News & Trends

Cardiology Review® Online, February 2013, Volume 29, Issue 1

Apixaban Approved for Reduction of Risk of Stroke, Blood Clots in AF Patients

In the last few days of 2012, the FDA approved the oral factor Xa inhibitor anticoagulant apixaban (Eliquis) to reduce the risk of stroke and systemic embolism in patients with nonvalvular atrial fibrillation (AF).

The agency based the approval decision on data from the ARISTOTLE clinical trial comparing apixaban with warfarin, which involved more than 18,000 patients. The trial showed that patients taking apixaban had fewer strokes than those who took warfarin.

Apixaban labeling contains a boxed warning stating that patients who discontinue apixaban are at an increased risk of thrombotic events. An increased risk of stroke was observed following discontinuation of apixaban in clinical trials in patients with nonvalvular atrial fibrillation. If anticoagulation with apixaban must be discontinued for a reason other than pathological bleeding, coverage with another anticoagulant should be strongly considered.

Product labeling also notes that apixaban increases the risk of bleeding and can cause serious, potentially fatal bleeding. The most common and serious adverse events associated with the medication were related to bleeding.

Apixaban is a product of Bristol-Myers Squibb (BMS) and will be co-marketed by BMS and Pfizer.

Dabigatran Should Not Be Used in Patients with Mechanical Prosthetic Heart Valves

The FDA has notified health care practitioners and patients that dabigatran etexilate mesylate (Pradaxa) should not be used to prevent stroke or major thromboembolic events in patients with mechanical prosthetic heart valves. The agency is communicating this recommendation after the RE-ALIGN clinical trial was halted because study subjects who used dabigatran were more likely to experience strokes, heart attacks, and the formation of blood clots on mechanical heart valves than were users of warfarin. There was also more bleeding after valve surgery in the patients using dabigatran than in the warfarin users. The FDA’s recommendations can be found at http://www.fda.gov/Drugs/DrugSafety/ucm332912.htm.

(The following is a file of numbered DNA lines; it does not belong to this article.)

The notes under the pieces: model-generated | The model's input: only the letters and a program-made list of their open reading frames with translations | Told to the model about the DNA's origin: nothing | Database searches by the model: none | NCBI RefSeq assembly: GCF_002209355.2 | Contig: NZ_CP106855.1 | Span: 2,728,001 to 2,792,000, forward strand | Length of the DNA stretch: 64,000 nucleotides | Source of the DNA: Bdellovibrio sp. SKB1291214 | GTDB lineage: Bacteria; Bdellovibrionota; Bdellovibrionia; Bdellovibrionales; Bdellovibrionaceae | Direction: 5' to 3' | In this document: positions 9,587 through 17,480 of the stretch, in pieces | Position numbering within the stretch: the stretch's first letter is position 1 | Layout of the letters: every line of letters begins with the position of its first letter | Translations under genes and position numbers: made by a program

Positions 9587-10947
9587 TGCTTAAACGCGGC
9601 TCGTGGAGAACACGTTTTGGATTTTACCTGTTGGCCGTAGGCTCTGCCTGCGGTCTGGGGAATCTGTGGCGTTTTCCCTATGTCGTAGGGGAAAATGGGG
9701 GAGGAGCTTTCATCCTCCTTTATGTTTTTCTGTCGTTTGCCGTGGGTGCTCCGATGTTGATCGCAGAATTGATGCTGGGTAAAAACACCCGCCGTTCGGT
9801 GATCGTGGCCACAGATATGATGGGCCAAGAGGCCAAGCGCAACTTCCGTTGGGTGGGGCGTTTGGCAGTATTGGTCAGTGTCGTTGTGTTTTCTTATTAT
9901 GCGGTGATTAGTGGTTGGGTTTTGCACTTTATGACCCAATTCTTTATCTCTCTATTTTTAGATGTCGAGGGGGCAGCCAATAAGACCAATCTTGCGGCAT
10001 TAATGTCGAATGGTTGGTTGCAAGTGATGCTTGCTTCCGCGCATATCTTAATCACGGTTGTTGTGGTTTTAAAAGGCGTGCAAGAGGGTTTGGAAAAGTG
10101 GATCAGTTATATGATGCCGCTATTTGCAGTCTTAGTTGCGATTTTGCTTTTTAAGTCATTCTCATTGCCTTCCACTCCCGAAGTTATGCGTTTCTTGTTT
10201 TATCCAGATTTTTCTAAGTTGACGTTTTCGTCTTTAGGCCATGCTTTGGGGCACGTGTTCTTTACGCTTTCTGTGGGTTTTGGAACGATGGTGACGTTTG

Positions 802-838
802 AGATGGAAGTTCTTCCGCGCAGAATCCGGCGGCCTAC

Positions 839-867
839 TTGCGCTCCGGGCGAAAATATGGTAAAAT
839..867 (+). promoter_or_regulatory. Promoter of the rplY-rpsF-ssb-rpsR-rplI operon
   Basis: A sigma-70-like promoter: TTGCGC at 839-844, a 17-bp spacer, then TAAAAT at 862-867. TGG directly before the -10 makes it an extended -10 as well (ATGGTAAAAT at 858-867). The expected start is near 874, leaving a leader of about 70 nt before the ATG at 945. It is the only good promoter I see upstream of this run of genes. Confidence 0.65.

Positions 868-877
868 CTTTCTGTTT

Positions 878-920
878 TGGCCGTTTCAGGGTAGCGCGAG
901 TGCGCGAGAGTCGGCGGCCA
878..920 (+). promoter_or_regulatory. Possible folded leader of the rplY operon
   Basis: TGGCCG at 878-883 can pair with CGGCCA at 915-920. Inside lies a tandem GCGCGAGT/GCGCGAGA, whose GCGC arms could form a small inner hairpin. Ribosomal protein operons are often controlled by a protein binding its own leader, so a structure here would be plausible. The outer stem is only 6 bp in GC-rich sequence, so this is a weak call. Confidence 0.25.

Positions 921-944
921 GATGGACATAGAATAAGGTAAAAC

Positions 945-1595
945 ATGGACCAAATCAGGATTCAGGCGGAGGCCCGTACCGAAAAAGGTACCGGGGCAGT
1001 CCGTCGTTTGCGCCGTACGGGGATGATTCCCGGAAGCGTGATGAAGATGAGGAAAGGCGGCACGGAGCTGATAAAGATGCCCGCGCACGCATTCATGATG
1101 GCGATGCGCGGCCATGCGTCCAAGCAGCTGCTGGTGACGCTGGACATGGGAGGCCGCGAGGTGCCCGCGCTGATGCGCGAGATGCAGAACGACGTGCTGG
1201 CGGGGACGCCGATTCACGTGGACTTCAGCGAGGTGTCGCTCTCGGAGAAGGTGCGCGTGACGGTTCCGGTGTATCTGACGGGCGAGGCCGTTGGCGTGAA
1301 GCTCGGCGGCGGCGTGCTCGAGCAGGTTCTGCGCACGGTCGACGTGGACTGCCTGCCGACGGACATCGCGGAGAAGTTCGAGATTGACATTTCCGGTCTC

Dabigatran is not approved for patients with AF caused by heart valve problems, and the FDA is requiring a contraindication to be added to the labeling of dabigatran warning against use in patients with mechanical heart valves.

Niacin/Laropiprant Products Will Be Suspended Worldwide

The marketing, supply, and authorizations of 3 identical niacin/laropiprant products (Tredaptive, Pelzont, and Trevaclyn) used to treat adults with dyslipidemia will be suspended across the European Union following the recommendation of the European Medicines Agency (EMA) at its January 2013 meeting. Merck, which markets the combination, has begun working with regulatory agencies in all countries where the medication is currently available to suspend availability of the product and work on communications for health care providers. The timetable for the suspension will be based on the regulations and processes of each individual nation.

The decision was made based on EMA’s assessment of data related to safety concerns about the products. The HPS-2 THRIVE study failed to show any clinical benefit of adding extendedrelease niacin/laropiprant to statin therapy. The combination did not significantly reduce the risk of the composite of coronary deaths, nonfatal myocardial infarctions, strokes, or coronary revascularizations compared with statin therapy, but it did significantly increase the risk of nonfatal but serious side effects.

Merck announced that it did not intend to seek approval for the drug from the FDA. The company recommends that physicians cease prescribing Tredaptive or the identical products, and review patients’ treatment plans in a timely manner to discontinue it and consider other changes in therapy.